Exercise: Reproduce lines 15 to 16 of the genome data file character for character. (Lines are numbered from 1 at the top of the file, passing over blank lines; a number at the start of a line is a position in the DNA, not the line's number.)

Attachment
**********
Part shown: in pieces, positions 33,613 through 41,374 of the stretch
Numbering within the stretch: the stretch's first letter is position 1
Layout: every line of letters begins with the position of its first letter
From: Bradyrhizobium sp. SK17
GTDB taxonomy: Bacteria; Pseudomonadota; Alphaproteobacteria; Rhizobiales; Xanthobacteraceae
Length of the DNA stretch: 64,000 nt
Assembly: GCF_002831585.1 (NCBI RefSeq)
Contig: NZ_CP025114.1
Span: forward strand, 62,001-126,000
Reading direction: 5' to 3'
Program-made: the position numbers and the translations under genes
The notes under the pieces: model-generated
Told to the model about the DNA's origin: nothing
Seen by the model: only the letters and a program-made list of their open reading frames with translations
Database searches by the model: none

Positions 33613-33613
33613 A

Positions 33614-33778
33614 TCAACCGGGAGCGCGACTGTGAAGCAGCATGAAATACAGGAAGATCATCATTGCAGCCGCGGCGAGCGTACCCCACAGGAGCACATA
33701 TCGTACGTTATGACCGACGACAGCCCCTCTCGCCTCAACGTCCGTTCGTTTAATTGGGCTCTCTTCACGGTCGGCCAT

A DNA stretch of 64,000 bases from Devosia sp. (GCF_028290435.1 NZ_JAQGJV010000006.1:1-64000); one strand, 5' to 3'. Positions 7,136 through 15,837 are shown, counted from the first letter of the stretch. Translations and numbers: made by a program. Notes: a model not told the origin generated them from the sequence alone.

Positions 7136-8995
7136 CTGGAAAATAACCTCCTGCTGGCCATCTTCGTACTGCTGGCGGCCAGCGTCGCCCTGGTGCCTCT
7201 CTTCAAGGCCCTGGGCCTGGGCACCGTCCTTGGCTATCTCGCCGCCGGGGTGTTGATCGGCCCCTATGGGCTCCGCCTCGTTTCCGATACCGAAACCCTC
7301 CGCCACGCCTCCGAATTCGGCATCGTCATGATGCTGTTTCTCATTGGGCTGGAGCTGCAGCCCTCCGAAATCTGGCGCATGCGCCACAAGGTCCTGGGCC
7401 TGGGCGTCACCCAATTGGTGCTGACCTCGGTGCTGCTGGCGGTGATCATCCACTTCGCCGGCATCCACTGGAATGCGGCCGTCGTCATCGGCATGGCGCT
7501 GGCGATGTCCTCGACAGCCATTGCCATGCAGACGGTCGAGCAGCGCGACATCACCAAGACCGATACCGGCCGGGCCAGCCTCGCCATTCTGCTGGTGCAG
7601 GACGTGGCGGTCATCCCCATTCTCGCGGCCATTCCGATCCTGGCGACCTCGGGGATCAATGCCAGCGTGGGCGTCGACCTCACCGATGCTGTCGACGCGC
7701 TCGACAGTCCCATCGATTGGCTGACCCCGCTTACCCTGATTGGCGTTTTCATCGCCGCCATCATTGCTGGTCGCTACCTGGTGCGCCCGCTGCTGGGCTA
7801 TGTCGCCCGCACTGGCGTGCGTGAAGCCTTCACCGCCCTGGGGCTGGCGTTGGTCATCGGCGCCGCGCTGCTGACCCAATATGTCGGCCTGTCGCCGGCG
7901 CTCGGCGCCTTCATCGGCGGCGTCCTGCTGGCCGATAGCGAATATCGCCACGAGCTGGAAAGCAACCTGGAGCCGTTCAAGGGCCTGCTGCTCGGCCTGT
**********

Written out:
Database searches by the model: none

Positions 33613-33613